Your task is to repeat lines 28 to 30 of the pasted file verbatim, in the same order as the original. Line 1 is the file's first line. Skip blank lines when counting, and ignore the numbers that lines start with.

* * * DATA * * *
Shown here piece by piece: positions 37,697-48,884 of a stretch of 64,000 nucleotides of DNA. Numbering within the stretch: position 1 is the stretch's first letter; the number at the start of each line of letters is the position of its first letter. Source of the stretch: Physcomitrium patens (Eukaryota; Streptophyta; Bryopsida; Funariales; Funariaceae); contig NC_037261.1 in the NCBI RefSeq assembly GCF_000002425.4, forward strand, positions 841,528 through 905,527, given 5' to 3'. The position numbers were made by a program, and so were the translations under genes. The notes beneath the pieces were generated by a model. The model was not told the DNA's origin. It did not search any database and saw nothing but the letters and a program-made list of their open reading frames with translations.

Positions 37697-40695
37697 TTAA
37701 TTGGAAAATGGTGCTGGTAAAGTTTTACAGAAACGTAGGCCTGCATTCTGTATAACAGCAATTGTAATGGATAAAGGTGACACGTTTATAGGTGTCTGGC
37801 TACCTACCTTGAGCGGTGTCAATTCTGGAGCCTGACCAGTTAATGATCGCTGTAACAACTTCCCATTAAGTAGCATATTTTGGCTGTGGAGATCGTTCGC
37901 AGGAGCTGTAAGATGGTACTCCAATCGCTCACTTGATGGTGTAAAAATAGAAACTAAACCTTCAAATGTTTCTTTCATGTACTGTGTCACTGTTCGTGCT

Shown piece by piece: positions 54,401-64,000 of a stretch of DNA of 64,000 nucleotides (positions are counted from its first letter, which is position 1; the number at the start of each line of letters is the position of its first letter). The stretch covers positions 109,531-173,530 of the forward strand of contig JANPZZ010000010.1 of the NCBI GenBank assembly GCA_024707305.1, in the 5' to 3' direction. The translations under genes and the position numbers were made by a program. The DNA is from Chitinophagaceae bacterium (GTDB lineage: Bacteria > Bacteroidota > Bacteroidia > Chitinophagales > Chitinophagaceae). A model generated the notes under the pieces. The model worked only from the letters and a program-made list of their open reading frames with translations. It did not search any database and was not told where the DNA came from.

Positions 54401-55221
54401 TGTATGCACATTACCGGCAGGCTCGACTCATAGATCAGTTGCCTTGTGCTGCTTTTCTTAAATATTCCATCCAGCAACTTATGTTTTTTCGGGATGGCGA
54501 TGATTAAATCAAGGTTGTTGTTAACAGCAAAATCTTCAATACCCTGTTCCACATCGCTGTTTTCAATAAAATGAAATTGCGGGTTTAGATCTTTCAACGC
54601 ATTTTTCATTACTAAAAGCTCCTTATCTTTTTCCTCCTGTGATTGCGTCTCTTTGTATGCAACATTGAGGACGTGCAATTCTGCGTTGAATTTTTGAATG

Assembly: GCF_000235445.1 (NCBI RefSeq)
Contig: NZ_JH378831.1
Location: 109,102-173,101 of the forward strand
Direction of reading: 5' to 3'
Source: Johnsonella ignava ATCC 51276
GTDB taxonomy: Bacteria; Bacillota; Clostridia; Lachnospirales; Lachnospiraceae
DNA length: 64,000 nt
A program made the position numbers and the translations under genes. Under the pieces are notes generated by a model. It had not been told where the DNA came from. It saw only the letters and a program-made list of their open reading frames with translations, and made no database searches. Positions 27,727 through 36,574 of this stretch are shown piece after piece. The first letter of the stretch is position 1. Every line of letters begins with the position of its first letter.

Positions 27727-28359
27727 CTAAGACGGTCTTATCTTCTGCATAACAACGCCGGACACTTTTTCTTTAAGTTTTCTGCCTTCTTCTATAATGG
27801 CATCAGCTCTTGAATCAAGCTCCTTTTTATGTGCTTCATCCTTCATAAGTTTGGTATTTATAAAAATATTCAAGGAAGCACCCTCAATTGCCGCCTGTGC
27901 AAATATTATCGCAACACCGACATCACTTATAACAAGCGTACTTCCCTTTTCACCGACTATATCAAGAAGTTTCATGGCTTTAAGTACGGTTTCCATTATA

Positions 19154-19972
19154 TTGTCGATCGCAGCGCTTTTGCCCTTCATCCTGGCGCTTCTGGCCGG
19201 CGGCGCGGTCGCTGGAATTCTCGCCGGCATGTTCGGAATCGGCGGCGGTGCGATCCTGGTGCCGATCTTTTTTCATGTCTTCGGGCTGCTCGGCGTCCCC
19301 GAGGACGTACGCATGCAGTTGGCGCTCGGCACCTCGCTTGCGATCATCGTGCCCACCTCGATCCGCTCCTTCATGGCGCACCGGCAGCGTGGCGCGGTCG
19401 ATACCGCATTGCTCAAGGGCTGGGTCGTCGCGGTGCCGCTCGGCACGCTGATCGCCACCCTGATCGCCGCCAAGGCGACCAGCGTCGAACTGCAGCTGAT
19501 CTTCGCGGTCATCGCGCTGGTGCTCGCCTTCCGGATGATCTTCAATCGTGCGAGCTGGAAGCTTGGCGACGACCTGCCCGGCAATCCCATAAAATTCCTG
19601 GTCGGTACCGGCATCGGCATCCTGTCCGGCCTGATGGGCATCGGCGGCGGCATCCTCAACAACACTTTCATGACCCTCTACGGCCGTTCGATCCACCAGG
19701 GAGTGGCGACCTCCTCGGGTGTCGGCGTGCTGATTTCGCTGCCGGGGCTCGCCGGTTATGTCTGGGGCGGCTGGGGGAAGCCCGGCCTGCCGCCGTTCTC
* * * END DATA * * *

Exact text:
19401 ATACCGCATTGCTCAAGGGCTGGGTCGTCGCGGTGCCGCTCGGCACGCTGATCGCCACCCTGATCGCCGCCAAGGCGACCAGCGTCGAACTGCAGCTGAT
19501 CTTCGCGGTCATCGCGCTGGTGCTCGCCTTCCGGATGATCTTCAATCGTGCGAGCTGGAAGCTTGGCGACGACCTGCCCGGCAATCCCATAAAATTCCTG
19601 GTCGGTACCGGCATCGGCATCCTGTCCGGCCTGATGGGCATCGGCGGCGGCATCCTCAACAACACTTTCATGACCCTCTACGGCCGTTCGATCCACCAGG